An advocacy group in Botswana is working with medical providers to improve transgender and intersex people’s access to health care.
African Women for Sexual Health and Gender Justice in late January conducted a training over a three-day period in the Batswana capital of Gaborone.
Eleven health care providers — seven doctors, four nurses, a patient councillor and an endocrinologist — participated in the training.
Five of the attendees
work at Princess Marina Hospital, a public hospital in Gaborone. One of the
doctors is affiliated with the Botswana-Harvard AIDS Institute Partnership,
while two others work at private clinics. Two other trainee attendees work at a
youth clinic in Francistown, a city in eastern Botswana near the country’s border
with Zimbabwe, and a third is from the nearby village of Mandunyane.
African Women for Sexual
Health and Gender Justice Managing Director Hazel Mokgathi told the Washington
Blade that “human rights violations against a number of trans women have
been documented” in Mandunyane.
Mokgathi said training
participants agreed to work with her organization to secure funding from the
Botswana Ministry of Health and Wellness for trans- and intersex-specific
health care. She told the Blade they also agreed to help trans Batswana obtain
court orders to legally change their gender markers “more swiftly, which
in turn will enable a trans person to get HRT (hormone replacement therapy) at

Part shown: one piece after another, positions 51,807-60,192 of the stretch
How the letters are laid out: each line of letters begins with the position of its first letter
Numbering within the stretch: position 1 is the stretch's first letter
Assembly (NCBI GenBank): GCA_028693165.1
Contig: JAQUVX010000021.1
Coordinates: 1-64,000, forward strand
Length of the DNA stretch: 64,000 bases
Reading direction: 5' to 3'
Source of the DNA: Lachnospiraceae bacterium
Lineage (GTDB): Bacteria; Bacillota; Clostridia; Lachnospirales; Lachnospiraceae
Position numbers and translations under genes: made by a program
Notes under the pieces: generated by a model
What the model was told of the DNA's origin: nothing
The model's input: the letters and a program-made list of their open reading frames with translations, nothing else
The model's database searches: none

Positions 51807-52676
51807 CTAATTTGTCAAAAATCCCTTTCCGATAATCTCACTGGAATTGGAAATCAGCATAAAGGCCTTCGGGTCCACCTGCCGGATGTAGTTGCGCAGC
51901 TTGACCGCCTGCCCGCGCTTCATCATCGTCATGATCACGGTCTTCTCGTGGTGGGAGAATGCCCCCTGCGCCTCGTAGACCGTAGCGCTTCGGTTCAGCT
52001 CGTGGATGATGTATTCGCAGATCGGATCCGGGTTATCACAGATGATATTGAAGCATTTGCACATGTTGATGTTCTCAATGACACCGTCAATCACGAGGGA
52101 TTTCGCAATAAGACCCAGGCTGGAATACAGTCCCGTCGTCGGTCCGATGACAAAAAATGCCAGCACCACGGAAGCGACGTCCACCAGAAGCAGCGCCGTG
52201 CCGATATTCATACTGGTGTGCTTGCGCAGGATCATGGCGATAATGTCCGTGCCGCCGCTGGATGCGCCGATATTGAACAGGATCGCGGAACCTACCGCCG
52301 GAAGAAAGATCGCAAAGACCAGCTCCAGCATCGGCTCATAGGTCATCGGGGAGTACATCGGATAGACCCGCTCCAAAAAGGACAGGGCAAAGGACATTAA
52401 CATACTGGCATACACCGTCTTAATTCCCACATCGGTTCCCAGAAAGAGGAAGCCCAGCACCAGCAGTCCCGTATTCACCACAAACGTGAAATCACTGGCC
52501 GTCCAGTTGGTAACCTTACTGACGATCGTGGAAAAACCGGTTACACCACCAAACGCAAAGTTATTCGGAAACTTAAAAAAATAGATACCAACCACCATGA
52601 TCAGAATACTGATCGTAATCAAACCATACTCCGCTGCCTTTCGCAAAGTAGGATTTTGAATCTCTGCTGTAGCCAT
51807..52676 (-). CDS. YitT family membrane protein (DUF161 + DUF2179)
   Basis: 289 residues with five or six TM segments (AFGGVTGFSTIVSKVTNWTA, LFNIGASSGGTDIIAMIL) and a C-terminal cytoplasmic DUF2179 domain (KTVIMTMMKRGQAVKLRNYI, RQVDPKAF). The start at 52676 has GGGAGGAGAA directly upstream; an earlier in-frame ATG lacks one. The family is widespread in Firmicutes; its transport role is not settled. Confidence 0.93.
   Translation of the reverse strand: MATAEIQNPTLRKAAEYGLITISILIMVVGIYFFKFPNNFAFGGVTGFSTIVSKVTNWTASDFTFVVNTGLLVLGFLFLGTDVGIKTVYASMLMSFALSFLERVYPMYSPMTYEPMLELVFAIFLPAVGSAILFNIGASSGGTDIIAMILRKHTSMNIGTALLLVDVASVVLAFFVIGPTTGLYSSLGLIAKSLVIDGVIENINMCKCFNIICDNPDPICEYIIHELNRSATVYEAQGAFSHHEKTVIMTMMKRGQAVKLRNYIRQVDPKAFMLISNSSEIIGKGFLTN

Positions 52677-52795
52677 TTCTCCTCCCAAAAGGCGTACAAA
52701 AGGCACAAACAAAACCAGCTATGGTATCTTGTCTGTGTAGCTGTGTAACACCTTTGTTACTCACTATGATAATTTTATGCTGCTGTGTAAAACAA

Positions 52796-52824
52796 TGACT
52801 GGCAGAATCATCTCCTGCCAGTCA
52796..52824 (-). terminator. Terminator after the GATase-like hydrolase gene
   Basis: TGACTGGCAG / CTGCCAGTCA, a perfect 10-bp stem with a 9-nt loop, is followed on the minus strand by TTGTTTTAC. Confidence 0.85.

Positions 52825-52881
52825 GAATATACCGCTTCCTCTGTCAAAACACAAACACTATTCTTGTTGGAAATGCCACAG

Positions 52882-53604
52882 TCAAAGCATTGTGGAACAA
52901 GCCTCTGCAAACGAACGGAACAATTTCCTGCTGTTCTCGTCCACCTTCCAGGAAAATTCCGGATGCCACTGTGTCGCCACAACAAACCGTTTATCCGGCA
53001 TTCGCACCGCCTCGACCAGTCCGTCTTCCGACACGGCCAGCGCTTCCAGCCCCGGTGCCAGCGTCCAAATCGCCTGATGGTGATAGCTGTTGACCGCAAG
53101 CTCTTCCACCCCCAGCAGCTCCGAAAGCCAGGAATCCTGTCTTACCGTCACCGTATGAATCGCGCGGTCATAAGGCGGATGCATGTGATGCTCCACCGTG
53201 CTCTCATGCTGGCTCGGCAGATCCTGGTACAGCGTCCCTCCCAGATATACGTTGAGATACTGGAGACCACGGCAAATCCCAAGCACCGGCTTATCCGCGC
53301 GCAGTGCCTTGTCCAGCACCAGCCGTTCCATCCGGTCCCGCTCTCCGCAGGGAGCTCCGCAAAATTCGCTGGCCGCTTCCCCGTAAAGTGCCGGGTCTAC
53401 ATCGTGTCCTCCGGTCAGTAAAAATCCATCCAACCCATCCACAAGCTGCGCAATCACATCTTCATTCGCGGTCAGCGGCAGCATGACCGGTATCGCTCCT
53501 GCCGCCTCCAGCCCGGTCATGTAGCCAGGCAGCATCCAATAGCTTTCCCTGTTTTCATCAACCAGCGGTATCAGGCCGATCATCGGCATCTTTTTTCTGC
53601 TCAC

a public hospital for the first time” in the country.”
Mokgathi noted training
participants agreed to work within a network that would allow trans people to
receive free hormone replacement therapy at private hospitals. Mokgathi also
told the Blade that Princess Marina Hospital agreed to use gender-neutral
medical cards for their patients.
“We have bagged a
little win for us out here and its something worth celebrating when so much is with
COVID-19 exacerbating the injustices against sexual and gender minorities of
intersectional identities,” said Mokgathi.
Mokgathi attended the Human Rights Campaign’s 2018 Global Innovative Advocacy Summit in D.C. Her participation in the HRC gathering coincided with LGBTQ rights advances in Botswana.
Botswana’s High Court in June 2019 issued a ruling that decriminalized consensual same-sex sexual relations in the country. The Batswana government subsequently appealed the landmark decision, but observers say it will bolster efforts to decriminalize LGBTQ people in other African countries.
The Botswana Court of
Appeals in 2016 ruled
the Batswana government should allow Lesbians, Gays and Bisexuals of Botswana, an
LGBTQ advocacy group known by the acronym LEGABIBO, to register with it.
Mokgathi told the Blade
it is important for Batswana advocacy groups to continue “bringing gaps
between public health dispensation and SOGIE (sexual orientation, gender
identity and expression) minorities.”
“That’s what we
essentially did,” she added, referring to her organization’s work.
“We boldly created and claimed spaces for trans and intersex folks within
the public health system.”
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